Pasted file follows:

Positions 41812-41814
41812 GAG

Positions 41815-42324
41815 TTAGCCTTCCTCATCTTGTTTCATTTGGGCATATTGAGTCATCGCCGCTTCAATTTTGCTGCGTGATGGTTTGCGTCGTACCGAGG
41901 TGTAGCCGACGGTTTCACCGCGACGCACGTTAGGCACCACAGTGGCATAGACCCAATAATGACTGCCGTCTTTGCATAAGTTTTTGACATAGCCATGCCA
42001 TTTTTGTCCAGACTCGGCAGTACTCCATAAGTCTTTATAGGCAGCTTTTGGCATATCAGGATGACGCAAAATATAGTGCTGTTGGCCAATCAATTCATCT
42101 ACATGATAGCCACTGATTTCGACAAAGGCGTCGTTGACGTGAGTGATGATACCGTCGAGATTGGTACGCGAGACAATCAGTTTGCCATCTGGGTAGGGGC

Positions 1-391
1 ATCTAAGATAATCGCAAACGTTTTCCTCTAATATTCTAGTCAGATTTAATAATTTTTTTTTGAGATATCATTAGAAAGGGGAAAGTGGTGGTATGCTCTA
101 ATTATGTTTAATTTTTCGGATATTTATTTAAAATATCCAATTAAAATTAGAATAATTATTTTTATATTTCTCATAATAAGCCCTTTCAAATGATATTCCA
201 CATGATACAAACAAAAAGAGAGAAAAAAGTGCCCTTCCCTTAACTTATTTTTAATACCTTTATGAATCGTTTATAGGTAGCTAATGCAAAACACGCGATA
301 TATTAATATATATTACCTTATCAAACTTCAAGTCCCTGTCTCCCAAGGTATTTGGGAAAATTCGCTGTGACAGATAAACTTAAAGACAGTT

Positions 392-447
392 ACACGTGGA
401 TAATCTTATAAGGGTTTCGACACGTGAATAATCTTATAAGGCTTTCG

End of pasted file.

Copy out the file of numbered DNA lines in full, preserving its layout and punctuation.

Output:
Positions 41812-41814
41812 GAG

Positions 41815-42324
41815 TTAGCCTTCCTCATCTTGTTTCATTTGGGCATATTGAGTCATCGCCGCTTCAATTTTGCTGCGTGATGGTTTGCGTCGTACCGAGG
41901 TGTAGCCGACGGTTTCACCGCGACGCACGTTAGGCACCACAGTGGCATAGACCCAATAATGACTGCCGTCTTTGCATAAGTTTTTGACATAGCCATGCCA
42001 TTTTTGTCCAGACTCGGCAGTACTCCATAAGTCTTTATAGGCAGCTTTTGGCATATCAGGATGACGCAAAATATAGTGCTGTTGGCCAATCAATTCATCT
42101 ACATGATAGCCACTGATTTCGACAAAGGCGTCGTTGACGTGAGTGATGATACCGTCGAGATTGGTACGCGAGACAATCAGTTTGCCATCTGGGTAGGGGC

Positions 1-391
1 ATCTAAGATAATCGCAAACGTTTTCCTCTAATATTCTAGTCAGATTTAATAATTTTTTTTTGAGATATCATTAGAAAGGGGAAAGTGGTGGTATGCTCTA
101 ATTATGTTTAATTTTTCGGATATTTATTTAAAATATCCAATTAAAATTAGAATAATTATTTTTATATTTCTCATAATAAGCCCTTTCAAATGATATTCCA
201 CATGATACAAACAAAAAGAGAGAAAAAAGTGCCCTTCCCTTAACTTATTTTTAATACCTTTATGAATCGTTTATAGGTAGCTAATGCAAAACACGCGATA
301 TATTAATATATATTACCTTATCAAACTTCAAGTCCCTGTCTCCCAAGGTATTTGGGAAAATTCGCTGTGACAGATAAACTTAAAGACAGTT

Positions 392-447
392 ACACGTGGA
401 TAATCTTATAAGGGTTTCGACACGTGAATAATCTTATAAGGCTTTCG